Investigators have disclosed that a KLM Cityhopper crew aborted their take-off roll from Amsterdam after overhearing take-off clearance being granted to another aircraft ahead of them on the same runway.

The Dutch Safety Board says the decision averted a potentially serious collision, pointing out that the crew had already acted before a runway incursion alarm alerted the air traffic controller to the situation.

It states that the Cityhopper Embraer 190 crew had been cleared for a full-length take-off from Schiphol airport’s runway 18C on 27 July 2018.

But the inquiry adds that a KLM Boeing 737-800 had been approaching the runway from the W4 intersection, located about 1km beyond the 18C threshold.

The 737 crew heard the take-off clearance for the Embraer, and stopped past the hold-short line, telling the controller that they were “on the runway” – whereupon the controller cleared the 737 for take-off.

Although the Embraer pilots commenced their take-off roll after seeing the 737 had not encroached on the runway, they aborted after hearing the clearance.

Schiphol diagram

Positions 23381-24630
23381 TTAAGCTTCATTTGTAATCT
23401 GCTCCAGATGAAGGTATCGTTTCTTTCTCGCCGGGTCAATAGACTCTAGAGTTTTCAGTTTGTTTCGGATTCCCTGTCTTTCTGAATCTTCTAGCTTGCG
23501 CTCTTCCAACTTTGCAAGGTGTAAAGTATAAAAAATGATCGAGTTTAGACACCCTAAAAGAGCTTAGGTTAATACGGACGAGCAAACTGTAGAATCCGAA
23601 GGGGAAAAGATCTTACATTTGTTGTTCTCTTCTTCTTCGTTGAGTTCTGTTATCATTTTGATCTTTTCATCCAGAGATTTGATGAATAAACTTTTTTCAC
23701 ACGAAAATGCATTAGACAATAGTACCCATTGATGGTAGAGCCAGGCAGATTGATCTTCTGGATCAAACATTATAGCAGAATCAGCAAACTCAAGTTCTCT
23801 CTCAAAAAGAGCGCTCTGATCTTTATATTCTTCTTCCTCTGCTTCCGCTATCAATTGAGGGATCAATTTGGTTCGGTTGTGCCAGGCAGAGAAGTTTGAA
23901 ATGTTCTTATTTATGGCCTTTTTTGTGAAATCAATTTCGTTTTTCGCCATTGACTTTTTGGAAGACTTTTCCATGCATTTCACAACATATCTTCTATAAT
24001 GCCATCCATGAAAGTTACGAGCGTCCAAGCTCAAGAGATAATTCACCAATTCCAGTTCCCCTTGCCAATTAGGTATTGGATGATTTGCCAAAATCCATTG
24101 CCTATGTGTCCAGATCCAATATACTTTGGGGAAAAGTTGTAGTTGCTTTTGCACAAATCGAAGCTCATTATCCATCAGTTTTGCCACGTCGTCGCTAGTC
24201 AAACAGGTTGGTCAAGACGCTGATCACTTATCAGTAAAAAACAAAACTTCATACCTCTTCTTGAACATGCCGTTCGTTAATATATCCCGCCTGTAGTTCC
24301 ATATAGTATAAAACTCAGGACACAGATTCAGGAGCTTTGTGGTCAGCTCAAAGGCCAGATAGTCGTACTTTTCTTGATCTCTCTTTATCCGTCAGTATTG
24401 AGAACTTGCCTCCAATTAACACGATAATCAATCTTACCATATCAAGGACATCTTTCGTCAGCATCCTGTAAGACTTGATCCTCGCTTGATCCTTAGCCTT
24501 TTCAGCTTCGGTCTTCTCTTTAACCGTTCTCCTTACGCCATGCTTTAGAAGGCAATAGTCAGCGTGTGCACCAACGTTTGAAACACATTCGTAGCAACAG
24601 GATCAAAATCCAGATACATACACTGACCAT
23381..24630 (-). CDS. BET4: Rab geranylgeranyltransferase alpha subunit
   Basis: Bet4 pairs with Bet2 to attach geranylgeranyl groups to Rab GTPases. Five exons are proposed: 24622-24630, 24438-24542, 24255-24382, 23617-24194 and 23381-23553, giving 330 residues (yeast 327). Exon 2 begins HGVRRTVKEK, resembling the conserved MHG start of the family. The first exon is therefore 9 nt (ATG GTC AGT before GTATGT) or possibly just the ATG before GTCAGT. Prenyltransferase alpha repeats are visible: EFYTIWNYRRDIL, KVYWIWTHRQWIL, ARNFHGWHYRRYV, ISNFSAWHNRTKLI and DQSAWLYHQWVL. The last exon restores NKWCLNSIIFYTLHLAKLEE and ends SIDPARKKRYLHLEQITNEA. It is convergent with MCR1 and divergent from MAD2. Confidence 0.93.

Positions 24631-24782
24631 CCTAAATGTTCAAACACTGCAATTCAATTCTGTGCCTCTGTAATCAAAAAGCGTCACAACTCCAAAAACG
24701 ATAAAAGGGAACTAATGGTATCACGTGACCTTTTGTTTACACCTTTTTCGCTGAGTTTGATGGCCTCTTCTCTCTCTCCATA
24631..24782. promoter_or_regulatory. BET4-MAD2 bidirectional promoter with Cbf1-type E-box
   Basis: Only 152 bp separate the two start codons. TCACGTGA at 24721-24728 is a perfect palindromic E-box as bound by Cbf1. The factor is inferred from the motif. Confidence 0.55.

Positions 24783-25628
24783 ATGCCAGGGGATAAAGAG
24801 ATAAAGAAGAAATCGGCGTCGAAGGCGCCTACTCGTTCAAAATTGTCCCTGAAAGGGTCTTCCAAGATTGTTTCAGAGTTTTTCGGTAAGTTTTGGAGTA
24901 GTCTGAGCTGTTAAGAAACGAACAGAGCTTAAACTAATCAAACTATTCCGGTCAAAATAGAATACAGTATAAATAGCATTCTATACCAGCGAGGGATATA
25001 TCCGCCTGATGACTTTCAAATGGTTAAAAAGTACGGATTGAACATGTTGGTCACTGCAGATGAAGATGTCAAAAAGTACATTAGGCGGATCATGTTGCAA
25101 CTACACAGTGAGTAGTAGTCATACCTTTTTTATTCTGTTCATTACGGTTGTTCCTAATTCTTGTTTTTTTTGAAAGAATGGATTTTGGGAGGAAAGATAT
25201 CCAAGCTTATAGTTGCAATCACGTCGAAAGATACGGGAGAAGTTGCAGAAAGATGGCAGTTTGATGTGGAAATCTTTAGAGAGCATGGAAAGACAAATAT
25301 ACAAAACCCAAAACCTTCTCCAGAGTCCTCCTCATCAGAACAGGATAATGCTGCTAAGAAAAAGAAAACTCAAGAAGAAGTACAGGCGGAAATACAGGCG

Source: Dutch Safety Board

The Embraer passed the 737 – positioned on the boundary of the intersection and the runway – at a speed of 85kt and a distance of about 19m (62ft).

Shortly afterwards, the inquiry says, the tower control received a runway incursion alert and cancelled the Embraer’s departure.

But the investigation states that the alert was “not an effective safety barrier” during the event, because it only activated after the Embraer crew had already acted on their own initiative. More effective, it says, was both crews’ using the same radio frequency to communicate.

The inquiry points out that the use of W4 for intersection departures carried risks, because it serves as a high-speed exit and connects with the runway obliquely, rather than perpendicularly, which limits crews’ view of traffic already on the runway and approaching the intersection.

Such practices are “discouraged internationally”, it says.


Source: Embraer

One of the aircraft involved, the E190 PH-EXV, pictured on its delivery flight in 2018

Investigators also point out that runway 18C is used less often than other runways for take-off, and has differing designations for exits and departure routes. Use of the runway in combination with others increases complexity for air traffic controllers.

No-one on board either aircraft (PH-EXV and PH-BXI) was injured during the incident.